Pharmacy Services

Angiotensin Receptor Blockers

June 3, 2011

FDA completed a review of angiotensin receptor blocker (ARB) agents after a recent meta-analysis suggested a possible association with a small increase in cancer risk. Angiotensin receptor blockers are used to treat high blood pressure and certain other heart-related conditions. The ARB class of drugs includes azilsartan (Edarbi), candesartan (Atacand), eprosartan (Teveten), irbesartan (Avapro), losartan (Cozaar), olmesartan (Benicar), telmisartan (Micardis), and valsartan (Diovan). Angiotensin receptor blockers also are available in combination with other drugs, such as thiazide diuretics.

FDA conducted a meta-analysis of 31 randomized, controlled studies. The review included over 84,000 patients randomized to ARBs and over 71,000 patients randomized to non-ARB comparators. No differences in the rate of cancer events were observed between ARB-treated patients (1.82 per 100 patient years) and non-ARB comparators (1.84 per 100 patient years; relative risk 0.99: 95% CI 0.92 to 1.06).

The initial meta-analysis which prompted the FDA review included data from several long-term, randomized, controlled trials and included data from over 60,000 patients. The mean follow-up periods in these trials ranged from 1.7 to 4.8 years. In this analysis, the frequency of new cancer was 7.2% in patients taking ARBs compared to 6.0% in patients not taking an ARB (risk ratio = 1.08, 95% confidence interval: 1.01-1.15). No statistically significant difference in the number of cancer related deaths was reported. This meta-analysis must be interpreted with caution. The trials were not designed to specifically analyze the relationship between ARBs and cancer risk. In some of the trials, cancer-related adverse event reporting was not adjudicated; therefore, it is not known if the adverse events were new cancers or events related to pre-existing cancers.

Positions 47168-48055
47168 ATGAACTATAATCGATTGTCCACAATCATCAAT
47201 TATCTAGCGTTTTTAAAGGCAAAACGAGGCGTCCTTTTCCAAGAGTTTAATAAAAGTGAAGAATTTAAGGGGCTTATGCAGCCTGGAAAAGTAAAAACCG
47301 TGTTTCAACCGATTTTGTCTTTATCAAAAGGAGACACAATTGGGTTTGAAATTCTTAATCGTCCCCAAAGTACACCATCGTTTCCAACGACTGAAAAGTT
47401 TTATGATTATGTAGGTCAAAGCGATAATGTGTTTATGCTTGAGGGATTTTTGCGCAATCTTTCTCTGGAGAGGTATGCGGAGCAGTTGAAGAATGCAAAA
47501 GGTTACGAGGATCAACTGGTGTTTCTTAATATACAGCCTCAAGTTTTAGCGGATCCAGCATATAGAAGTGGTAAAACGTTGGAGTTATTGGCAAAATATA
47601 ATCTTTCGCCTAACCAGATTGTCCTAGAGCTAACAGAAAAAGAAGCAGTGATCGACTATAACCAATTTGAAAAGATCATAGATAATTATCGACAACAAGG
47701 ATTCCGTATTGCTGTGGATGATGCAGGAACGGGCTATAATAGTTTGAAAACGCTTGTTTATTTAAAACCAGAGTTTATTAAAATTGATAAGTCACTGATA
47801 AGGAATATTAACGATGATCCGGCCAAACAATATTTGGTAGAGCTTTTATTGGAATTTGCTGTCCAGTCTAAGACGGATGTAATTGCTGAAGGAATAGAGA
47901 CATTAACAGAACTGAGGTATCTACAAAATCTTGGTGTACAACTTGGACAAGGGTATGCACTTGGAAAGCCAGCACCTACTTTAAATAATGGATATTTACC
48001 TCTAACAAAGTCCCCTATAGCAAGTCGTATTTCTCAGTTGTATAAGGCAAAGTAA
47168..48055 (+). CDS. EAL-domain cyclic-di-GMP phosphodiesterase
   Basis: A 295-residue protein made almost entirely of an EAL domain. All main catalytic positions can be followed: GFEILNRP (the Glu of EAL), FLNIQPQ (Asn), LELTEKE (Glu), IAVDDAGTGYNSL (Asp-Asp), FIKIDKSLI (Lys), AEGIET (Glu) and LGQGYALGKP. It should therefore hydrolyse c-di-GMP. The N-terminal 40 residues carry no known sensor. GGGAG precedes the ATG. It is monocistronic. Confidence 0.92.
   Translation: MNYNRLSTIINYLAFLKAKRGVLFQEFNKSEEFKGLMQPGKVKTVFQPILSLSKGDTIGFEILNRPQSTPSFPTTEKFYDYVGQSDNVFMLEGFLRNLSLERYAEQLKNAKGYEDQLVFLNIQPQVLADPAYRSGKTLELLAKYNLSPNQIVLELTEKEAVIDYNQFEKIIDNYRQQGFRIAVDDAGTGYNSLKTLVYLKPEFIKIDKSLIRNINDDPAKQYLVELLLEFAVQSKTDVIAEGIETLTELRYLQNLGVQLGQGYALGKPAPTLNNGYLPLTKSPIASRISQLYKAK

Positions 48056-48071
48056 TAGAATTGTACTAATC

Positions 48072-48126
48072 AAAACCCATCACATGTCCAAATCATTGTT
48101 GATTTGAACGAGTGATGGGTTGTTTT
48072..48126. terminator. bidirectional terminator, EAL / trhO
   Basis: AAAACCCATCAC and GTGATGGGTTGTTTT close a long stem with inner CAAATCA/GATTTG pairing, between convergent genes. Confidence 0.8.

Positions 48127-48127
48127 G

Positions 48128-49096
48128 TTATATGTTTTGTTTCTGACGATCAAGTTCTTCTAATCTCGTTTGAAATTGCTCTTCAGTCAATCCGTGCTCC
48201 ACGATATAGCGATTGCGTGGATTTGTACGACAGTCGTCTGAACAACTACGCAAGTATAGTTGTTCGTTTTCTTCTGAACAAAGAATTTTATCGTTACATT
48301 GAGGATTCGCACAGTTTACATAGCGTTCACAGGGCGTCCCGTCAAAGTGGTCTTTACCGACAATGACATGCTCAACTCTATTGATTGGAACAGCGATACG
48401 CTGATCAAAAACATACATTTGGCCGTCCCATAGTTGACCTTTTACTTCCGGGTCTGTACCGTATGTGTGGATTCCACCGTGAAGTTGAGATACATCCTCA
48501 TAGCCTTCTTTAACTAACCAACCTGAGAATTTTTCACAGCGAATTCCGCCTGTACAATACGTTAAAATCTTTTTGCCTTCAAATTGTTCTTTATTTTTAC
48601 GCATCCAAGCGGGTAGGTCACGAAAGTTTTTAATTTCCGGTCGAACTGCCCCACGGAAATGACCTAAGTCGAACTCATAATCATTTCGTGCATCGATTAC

FDA has determined that ARBs do not increase the risk for cancer.  Patients should continue ARBs as prescribed unless instructed otherwise by their healthcare professionals.  Report any adverse events to the MedWatch program.

Additional information is available at the following links:

Updated
June 3, 2011; July 19, 2010; University of Utah, Drug Information Service. Copyright 2011, Drug Information Service, University of Utah, Salt Lake City, UT.